Sean Schemmel and Chris Sabat might not be household names, but if you are a millennial or the parent of a child born circa mid 90s, you most likely have heard their distinct growls coming from your TV over the past two decades. These two men have been the voice actors for Goku and Vegeta respectively ever since Funimation took over the localization rights for the hit anime, Dragon Ball Z.

Sabat also plays the role of Piccolo, who we all know is a better villain turned hero than Vegeta.

The two recently sat down for a reddit AMA interview and discussed the early days of the dubbing of the show and how it has changed over time. Both men claim that they absorbed the show at the same rate as the fans did with the Internet not being so huge or spoiler heavy back in the late 90s. Neither of them knew the story beyond the next few episodes, so neither felt secure in their jobs for very long.

Nowadays, being a fan is different because of the vast amounts of information available and how we absorb entertainment so differently. You kids don’t have to worry about the Frieza Saga resetting to episode 1 anymore! You can just go fire up your Hulus and your Netflixes and choose the pace at which you watch the show. When I was a teenager, 5:00 PM everyday! It was that or bust, you missed an episode and would be lost come the following weekday with no way to go back.

Both men also got really emotionally invested in their characters, probably more so than the fans did because of how attached they are to the voices.

I guess it would be appropriate to describe these guys as being around since the “early days,” but they were not the first actors to play the parts. Both Schemmel and Sabat took over the roles of their characters in 1998 once the Funimation dub kicked in halfway through the Frieza Saga in episode 54. Fans will forever debate the superiority of the Ocean and Funimation dubs, but these two guys were definitely the standouts of Funimation’s approach.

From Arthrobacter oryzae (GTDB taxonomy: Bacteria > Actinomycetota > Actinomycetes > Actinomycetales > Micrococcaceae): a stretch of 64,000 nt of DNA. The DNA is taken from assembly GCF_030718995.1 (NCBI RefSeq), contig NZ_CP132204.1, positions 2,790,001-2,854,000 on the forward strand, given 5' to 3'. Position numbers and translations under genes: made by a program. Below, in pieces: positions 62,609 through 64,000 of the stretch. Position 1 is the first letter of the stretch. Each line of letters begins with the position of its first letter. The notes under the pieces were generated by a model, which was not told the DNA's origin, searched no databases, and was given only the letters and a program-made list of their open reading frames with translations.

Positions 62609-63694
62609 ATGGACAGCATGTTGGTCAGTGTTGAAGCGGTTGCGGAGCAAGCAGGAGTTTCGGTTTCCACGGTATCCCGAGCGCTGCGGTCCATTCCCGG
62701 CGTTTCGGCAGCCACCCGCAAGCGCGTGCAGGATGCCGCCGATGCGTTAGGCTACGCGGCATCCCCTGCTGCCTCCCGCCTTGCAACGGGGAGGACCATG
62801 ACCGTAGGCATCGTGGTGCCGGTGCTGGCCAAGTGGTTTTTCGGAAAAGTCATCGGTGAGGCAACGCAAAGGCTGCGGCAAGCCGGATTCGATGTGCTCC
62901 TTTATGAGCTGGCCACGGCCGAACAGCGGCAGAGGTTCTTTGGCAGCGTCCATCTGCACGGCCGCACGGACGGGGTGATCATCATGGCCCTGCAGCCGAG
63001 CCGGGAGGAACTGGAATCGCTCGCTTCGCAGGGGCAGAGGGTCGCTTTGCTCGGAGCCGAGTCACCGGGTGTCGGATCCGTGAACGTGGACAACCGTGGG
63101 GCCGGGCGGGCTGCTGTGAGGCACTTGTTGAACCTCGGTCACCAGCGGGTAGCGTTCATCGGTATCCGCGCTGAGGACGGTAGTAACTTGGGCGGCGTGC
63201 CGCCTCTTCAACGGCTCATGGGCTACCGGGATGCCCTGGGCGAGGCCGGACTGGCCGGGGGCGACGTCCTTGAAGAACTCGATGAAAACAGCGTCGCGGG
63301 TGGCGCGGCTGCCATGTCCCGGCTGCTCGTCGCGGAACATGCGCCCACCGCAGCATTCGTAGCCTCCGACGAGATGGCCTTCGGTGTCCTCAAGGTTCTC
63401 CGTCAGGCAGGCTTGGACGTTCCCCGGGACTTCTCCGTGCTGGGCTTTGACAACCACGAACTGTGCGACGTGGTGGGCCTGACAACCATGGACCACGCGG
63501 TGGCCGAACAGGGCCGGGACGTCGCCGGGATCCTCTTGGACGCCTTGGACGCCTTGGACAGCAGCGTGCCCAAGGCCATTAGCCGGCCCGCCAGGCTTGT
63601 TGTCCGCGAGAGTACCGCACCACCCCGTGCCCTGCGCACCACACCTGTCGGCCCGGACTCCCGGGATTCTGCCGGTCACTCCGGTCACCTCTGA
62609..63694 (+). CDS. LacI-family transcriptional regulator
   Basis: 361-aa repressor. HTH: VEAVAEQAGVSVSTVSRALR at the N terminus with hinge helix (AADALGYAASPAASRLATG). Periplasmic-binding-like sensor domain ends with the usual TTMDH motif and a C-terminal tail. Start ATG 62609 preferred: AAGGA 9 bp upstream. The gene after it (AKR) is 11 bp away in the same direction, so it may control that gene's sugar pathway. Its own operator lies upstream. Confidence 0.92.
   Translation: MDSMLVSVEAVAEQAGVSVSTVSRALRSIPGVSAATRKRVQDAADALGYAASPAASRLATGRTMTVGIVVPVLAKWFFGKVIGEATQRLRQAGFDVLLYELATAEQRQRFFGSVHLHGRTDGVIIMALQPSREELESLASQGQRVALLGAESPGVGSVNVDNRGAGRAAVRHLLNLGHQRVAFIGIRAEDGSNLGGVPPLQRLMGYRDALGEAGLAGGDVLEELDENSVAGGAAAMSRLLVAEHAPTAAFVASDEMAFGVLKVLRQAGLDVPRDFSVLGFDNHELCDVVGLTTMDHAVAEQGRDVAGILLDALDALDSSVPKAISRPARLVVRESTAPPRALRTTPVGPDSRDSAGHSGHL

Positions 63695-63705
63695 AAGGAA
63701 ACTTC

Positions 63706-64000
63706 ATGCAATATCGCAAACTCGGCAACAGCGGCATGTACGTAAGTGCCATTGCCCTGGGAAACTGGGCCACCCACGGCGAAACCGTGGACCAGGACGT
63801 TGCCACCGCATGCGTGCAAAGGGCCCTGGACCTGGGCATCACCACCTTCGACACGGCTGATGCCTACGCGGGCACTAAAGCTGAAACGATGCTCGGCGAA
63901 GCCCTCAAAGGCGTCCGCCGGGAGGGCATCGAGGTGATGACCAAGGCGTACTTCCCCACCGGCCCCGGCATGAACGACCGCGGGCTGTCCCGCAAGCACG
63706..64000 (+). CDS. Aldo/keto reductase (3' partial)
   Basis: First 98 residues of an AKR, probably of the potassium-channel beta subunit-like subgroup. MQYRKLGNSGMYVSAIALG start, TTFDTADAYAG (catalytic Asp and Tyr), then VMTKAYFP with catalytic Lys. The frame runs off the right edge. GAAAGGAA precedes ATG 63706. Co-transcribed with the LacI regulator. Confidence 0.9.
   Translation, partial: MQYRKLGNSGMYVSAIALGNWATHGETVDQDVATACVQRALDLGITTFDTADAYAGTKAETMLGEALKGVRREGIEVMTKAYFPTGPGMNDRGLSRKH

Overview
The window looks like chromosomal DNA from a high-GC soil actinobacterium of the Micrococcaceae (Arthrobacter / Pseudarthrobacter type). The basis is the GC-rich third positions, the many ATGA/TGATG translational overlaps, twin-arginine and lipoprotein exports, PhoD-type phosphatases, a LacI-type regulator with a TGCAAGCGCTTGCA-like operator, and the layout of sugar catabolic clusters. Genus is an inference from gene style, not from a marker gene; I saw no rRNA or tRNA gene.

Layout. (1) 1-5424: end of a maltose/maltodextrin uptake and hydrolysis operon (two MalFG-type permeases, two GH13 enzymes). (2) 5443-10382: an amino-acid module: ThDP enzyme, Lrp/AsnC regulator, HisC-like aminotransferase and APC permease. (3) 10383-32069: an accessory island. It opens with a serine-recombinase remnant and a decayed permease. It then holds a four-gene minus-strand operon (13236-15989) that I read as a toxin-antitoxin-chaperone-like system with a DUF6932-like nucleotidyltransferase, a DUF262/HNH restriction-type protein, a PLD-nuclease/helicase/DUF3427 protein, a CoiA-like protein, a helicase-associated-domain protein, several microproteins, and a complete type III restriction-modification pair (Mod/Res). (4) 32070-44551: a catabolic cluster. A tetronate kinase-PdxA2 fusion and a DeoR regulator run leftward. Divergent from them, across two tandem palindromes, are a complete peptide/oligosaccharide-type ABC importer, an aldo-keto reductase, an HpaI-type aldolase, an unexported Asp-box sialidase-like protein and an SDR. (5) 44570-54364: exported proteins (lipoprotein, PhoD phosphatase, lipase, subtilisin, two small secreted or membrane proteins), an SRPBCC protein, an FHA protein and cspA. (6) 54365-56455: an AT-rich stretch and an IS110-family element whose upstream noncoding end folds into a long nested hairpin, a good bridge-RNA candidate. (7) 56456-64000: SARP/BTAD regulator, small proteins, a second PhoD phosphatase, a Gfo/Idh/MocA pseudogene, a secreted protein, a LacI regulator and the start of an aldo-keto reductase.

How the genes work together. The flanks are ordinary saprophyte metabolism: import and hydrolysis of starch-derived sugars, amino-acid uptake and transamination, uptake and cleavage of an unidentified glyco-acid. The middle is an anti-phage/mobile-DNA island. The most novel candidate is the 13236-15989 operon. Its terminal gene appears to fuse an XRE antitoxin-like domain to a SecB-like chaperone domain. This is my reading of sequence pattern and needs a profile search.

The earlier actors for Goku and Vegeta brought a bit of a different approach to the characters, with Goku more of a hapless wimp hiding his power and Vegeta more of a cackling maniac. I think those voices served well earlier in the show back when it was a little more innocent, but once that feeling wore off and the show became a bit more gritty, not to mention the harder drawn lines with the animation, Sabat’s deep tough guy Vegeta and Schemmel’s no-nonsense Goku are the way to go.

It’s a fascinating interview, especially if you’ve been around since the days of Toonami. I know I have! Rock the Dragon, baby!